HAVING GROWN UP IN MISSISSIPPI, I have a weakness for Southern fiction. My curiosity was especially piqued by a friend’s gift and this Southern claim. I do confess to admiring many of John Grisham’s novels, particularly Sycamore Row, but I I rarely read a bestseller unless a better-read friend attempts it first. I shun New York Times’ bestseller lists simply because they are popular. Forget the press and the hubbub.
Case in point. I made the mistake of reading Gone Girl a few years ago and have always regretted the hours I lost. I found I intensely dislike amoral stories without one character to savor or cheer for. Thankfully Delia Owens’s Kya Clark is not that character, though she appears a pitiful orphan in every way. How forlorn to hear young Kya’s thoughts—“What she wondered was why no one took her with them.” Yet this read is more than character-driven.
In Where the Crawdads Sing, Owens steeps her readers in a thoroughly engaging marshland setting. In fact, I would go so far as to compare her land to a living character much like Willa Cather does in her immigrant novels.
The land is ripe with paradox—safe yet dangerous, shining yet muddy, life amid decay.
Like Cather, Owens’s language fills us with every sensation and plants us firmly in Kya’s world of loss and hope. The land indeed nurtures her into and through her adult life with a “yearning to reach out yonder.” In her younger years, nature is a place of solace, a companion. But once her heart is awakened to human love and to the real relationship of years, creation cannot fill the void in the human heart—--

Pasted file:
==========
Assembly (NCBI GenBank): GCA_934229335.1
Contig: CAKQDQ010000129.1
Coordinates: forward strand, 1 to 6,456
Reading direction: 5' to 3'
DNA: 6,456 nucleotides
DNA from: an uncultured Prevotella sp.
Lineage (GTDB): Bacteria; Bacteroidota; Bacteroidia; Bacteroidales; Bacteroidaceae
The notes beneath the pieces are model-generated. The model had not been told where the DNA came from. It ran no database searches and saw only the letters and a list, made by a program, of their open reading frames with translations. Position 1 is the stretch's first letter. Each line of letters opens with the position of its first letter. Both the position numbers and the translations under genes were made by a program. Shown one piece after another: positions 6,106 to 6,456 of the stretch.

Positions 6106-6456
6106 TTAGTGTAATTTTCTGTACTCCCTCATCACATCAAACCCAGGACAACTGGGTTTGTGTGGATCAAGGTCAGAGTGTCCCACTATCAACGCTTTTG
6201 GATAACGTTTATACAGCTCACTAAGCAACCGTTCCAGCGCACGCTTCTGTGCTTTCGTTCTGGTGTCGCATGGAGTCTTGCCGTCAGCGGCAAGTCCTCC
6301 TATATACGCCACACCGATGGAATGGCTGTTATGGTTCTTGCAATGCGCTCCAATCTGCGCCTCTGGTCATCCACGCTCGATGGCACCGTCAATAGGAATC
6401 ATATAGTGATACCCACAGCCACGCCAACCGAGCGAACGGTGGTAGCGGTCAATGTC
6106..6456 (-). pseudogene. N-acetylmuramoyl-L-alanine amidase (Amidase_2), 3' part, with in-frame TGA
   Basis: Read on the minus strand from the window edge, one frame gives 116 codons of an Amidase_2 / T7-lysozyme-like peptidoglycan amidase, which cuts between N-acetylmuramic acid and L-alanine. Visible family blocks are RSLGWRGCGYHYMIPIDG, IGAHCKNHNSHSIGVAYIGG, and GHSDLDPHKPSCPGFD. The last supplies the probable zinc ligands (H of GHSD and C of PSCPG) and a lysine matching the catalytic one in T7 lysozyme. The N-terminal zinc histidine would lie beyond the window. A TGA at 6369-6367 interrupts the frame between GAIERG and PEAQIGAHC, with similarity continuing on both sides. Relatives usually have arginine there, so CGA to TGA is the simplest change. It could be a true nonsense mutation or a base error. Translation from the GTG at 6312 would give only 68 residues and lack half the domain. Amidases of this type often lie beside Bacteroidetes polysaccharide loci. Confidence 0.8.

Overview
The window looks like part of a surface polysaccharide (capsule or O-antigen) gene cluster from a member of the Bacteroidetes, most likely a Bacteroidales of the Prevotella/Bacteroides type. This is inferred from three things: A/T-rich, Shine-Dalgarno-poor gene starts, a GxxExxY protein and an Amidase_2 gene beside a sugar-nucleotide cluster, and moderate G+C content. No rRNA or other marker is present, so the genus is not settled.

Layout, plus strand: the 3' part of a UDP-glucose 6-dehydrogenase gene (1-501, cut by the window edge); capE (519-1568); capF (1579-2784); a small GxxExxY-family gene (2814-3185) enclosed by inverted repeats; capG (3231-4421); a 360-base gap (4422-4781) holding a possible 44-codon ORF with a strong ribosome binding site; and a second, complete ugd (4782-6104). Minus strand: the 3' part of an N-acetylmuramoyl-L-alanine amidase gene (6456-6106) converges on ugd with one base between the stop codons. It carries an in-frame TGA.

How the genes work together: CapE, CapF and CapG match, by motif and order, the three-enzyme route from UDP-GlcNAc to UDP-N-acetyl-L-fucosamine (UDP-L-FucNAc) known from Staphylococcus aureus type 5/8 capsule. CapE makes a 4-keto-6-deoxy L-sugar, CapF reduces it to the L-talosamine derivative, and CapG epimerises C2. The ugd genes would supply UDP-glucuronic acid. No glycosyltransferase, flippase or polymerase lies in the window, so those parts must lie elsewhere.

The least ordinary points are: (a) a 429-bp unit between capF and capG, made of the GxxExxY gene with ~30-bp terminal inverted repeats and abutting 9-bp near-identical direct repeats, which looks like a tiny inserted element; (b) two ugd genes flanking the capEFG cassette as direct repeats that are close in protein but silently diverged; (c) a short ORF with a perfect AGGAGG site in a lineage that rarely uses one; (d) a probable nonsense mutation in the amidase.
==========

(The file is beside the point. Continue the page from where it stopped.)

But just as her collection grew, so did her loneliness. A pain as large as her heart lived in her chest. Nothing eased it. Not the gulls, not a splendid sunset, not the rarest of shells.”
And there is a void. More than a century before, Cather writes of this too. Within O Pioneers!, the land is characterized more by its strength than by its vastness. Like a human personality, it can be overbearing or supportive. Alexandra Bergson understood this. She too was intimidated at first as “the land wanted to be left alone, to preserve its own fierce strength, its peculiar kind of savage beauty, its uninterrupted mournfulness,” but as decades passed, the land appears an empathic friend as it “responds in kind.” More than personified, the land becomes a rounded character in full relationship with man.
Like Alexandra Bergson, Kya possesses a faith in the land that others lack. The land is wholly human to her in relationship. And, if she has a faith, then it is no wonder that creation responds to her and reveals its treasures. It is there that she finds friendship with the marsh’s creatures, safety from prying eyes, relationship with her first love Tate, inspiration for the work of preserving nature in art.
More than eco-fiction, this novel doesn't preach of preserving the marshland, at least not overwhelmingly like a smarmy salesman. The story is one of relationship. Where the land could have been seen as a trap that limits, it is ultimately a place of rescue for Kya.
Photo by Timothy L Brock on Unsplash